Copyright to Gareth Byatt, Gary Hamilton and Jeff Hodgkinson © 2012
Published here

August 2012

Editor's Note | Introduction | Comparable Background 
In Project Work | Points For and Against Licensing Project Managers
What Might Licensing Look Like? | Conclusion | About the Authors

Points For and Against Licensing Project Managers

In many parts of the world, contractors, electricians, plumbers and others that a project manager may be managing are required to be licensed, while the project manager is not so required unless by virtue of some other professional standing.

On the positive side

  • Licensing of project managers could bring project management to a higher level of public attention.
  • "Project Manager" could be considered a standardized profession and licensing standards could highlight the true capabilities needed by project managers.
  • Standards requirements would ensure a minimum level of competency based on education, knowledge, experience, and demonstrated proficiency.
  • Professionally licensed project managers may be able to command higher salaries.
  • Training requirements could generate business opportunities for training companies, thereby creating jobs.
  • Licensing revenues could generate taxes.
  • "LPM" or "CPM" (our suggested terms for Licensed or Chartered Project Manager) could be a project manager's professional acronym following their name, much like accountants use CPA and architects in the UK use RIBA.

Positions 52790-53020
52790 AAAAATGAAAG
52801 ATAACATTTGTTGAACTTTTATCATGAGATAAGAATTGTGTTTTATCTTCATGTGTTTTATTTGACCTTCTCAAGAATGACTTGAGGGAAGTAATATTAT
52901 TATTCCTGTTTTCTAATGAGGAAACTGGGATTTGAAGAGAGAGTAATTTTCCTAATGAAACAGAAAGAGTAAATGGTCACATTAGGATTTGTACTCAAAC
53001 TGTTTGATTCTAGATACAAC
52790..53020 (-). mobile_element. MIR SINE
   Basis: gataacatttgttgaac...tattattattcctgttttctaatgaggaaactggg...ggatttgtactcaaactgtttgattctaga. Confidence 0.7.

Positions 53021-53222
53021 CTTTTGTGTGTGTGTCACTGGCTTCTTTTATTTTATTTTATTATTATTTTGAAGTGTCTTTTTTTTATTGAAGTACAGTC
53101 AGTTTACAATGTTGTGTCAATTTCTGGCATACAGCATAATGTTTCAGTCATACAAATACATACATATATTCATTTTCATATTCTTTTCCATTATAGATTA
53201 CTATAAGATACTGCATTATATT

On the negative side

Potential risks to consider include:

  • The challenge of establishing standard requirements for a project manager position.
  • The difficulty of resolving variations in authority and responsibilities of project managers across all industries and arriving at a satisfactory standard.
  • The impact on current project manager type credentials and certifications as to their inclusion and/or requirements in licensing.
  • Overcoming the current reluctance of project managers working without a license, e.g. "if we had needed to do it, we would have done it years ago."
  • Comparability across industries given that a project manager is not identified with any one industry. Bear in mind that CPAs, for example, aren't specific to any industry either.
  • Who would form the licensing body for project manager? One of the current global entities or would some be merged? Should they be merged? Should the bodies be governmental instead?
  • Theoretically, government regulation could make the adoption easier, but arriving at national and international agreement on uniform standards could be very difficult. Alternatively, each jurisdiction could set its own standards (similar to a driver's license). In that case, multiple licenses might be required for some project managers working across borders.
  • Could Unions get involved and might project managers find themselves unionized? Would that help or hurt project managers as a whole?
  • Project managers would probably have to assume the costs of licenses/chartered status, liability insurance, and renewal training requirements.
  • Project managers could be considered "experts" and might therefore be more easily sued for mal-conformance or negligence.
In Project Work  In Project Work

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